Gas prices are soaring, schools are closing, people can’t afford rent, gun violence is increasing, and the city’s response continues to be predictable: give more money to cops. What do you feel in your body when a cop is around? For us, we get nervous and scared. We feel small, powerless before the power they hold over us with their weapons and badge. 

Now, we’d like to ask an opposing question: what do you feel in your body when you imagine things like ending food deserts, funding robust violence prevention programs, or having access to free mental and physical health care? What about affordable housing, well-funded schools, or clean drinking water? For us, it’s pretty exciting. We feel warm, fuzzy, hopeful – like maybe there is a possibility for a better world. 

So, ultimately, the People’s Budget Initiative wants to give Oakland voters a chance at that choice. But, how do we trust our neighbors to make the same decisions? The truth is, there is no way to know how this will turn out. Maybe it will be worse. Maybe it will only be marginally better than before. 

In spite of that, we want to try, which is why we got involved with Community Democracy Action. The only thing we can say for certain is that power being in the hands of a few is not working, and we want to believe we can enact structural change on a large scale. Maybe, just maybe, the People’s Budget Initiative will fundamentally alter how democracy operates, and improve the lives of hundreds of thousands of people in the process.

And we’ve seen it work, here in Oakland and globally. We have been hosting mock neighborhood assemblies in Oakland, and running them as they would run if the initiative passed. At these assemblies, various city departments and community leaders have come together to discuss their current budget, and what they would do if they had access to more funds. At the end of the presentations, those in attendance vote on where the money goes. Communities, coming together, discussing their needs and getting a choice on how their tax dollars are spent. That’s what the People’s Budget Initiative is about. We know what we need, and it is not 9 people making decisions for hundreds of thousands of us.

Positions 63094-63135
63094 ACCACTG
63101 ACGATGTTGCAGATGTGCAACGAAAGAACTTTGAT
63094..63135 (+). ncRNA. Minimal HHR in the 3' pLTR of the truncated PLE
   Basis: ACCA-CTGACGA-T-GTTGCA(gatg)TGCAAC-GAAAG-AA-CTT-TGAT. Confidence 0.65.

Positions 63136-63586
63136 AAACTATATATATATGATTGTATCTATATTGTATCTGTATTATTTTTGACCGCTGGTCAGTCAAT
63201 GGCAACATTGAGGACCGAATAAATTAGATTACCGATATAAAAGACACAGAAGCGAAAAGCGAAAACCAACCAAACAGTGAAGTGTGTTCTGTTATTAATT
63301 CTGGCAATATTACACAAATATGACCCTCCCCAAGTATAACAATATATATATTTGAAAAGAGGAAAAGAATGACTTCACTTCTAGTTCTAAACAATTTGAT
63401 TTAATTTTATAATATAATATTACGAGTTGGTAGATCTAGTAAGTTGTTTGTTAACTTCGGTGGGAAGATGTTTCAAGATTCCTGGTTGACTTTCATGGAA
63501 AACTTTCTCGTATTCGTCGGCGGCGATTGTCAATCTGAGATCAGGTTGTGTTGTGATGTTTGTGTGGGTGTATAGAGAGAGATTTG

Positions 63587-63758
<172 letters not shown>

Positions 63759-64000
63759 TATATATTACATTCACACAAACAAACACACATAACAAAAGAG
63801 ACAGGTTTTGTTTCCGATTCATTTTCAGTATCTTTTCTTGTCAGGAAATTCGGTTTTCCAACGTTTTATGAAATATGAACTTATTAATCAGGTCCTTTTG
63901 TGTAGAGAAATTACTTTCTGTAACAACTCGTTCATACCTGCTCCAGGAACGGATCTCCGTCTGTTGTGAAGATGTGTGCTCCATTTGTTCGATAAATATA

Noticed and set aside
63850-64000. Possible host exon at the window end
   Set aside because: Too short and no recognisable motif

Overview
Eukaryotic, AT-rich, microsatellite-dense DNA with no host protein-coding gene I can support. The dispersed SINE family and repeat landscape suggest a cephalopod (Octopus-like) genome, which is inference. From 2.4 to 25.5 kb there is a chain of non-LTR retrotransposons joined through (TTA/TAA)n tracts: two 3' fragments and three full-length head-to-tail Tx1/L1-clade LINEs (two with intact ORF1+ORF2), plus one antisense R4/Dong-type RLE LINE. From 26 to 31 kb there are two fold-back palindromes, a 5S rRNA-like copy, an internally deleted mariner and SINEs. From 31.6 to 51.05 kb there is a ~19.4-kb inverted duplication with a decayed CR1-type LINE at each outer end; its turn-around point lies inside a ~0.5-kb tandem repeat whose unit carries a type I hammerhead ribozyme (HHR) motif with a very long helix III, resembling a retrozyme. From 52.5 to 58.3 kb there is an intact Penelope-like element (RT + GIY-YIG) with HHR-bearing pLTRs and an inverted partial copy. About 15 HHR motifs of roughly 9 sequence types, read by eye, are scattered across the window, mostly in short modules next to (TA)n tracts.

Additionally, participatory budgeting has already been implemented in nearly 1,500 municipalities and institutions around the world! The first full participatory budgeting process for a city was implemented in 1989 in the city of Porto Alegre, Brazil. At the time, Porto Alegre had a population of 1.2 million (more than twice the population of Oakland). It was a resounding success – sewer and water connections increased from 75% of households in 1988 to 98% in 1997. The number of schools quadrupled since 1986. The health and education budget increased from 13% (1985) to almost 40% (1996). Imagine, a world where we can make the choice to put our tax dollars towards schools, clean water, and healthcare. 

Community Democracy Organizer Silver Zahn writes, “I’ve always been resistant to city and state level of political engagement. Maybe it’s because I believed I was too ‘uneducated’. Or because I was too poor to take a break from working and struggling to get informed. I just know our system is fucked and we need community collective care to survive these exploitative capitalist structures. The work of dismantling ultimately lies in many different avenues. I don’t know how this will turn out and its actual ability to create change, but I do know that by not engaging I automatically surrender power to the dominant stakeholders.”

Will you dream with us? We can’t do it without you. We still need 22,000 signatures out of 50,000. We are hiring signature collectors and volunteer recruiters. If you don’t live in Oakland, there are participatory budget campaigns happening all over the country. Go to or follow us at @cdpoaklandto get plugged in. We look forward to continuing to build a better world with you. 

Author info @push2exist,

a12 – Abortion resources

By Maggie Singer 

To fight back against the Supreme Court’s ruling overturning Roe v. Wade, we can promote and distribute abortion pills and organize to help women travel to states where it’s still legal — but we can’t stop there. We need to describe and create the world we want, not just react to our opposition’s latest move. We demand not just basic bodily autonomy for women but liberation in all aspects of our lives. The right-wing Christian nationalists who’ve sought to ban abortion for the last 50 years aren’t satisfied with the Dobbs decision — they want abortion banned in all 50 states. They’re planning federal legislation if and when they take state power and seeking another Supreme Court ruling defining fetuses as people.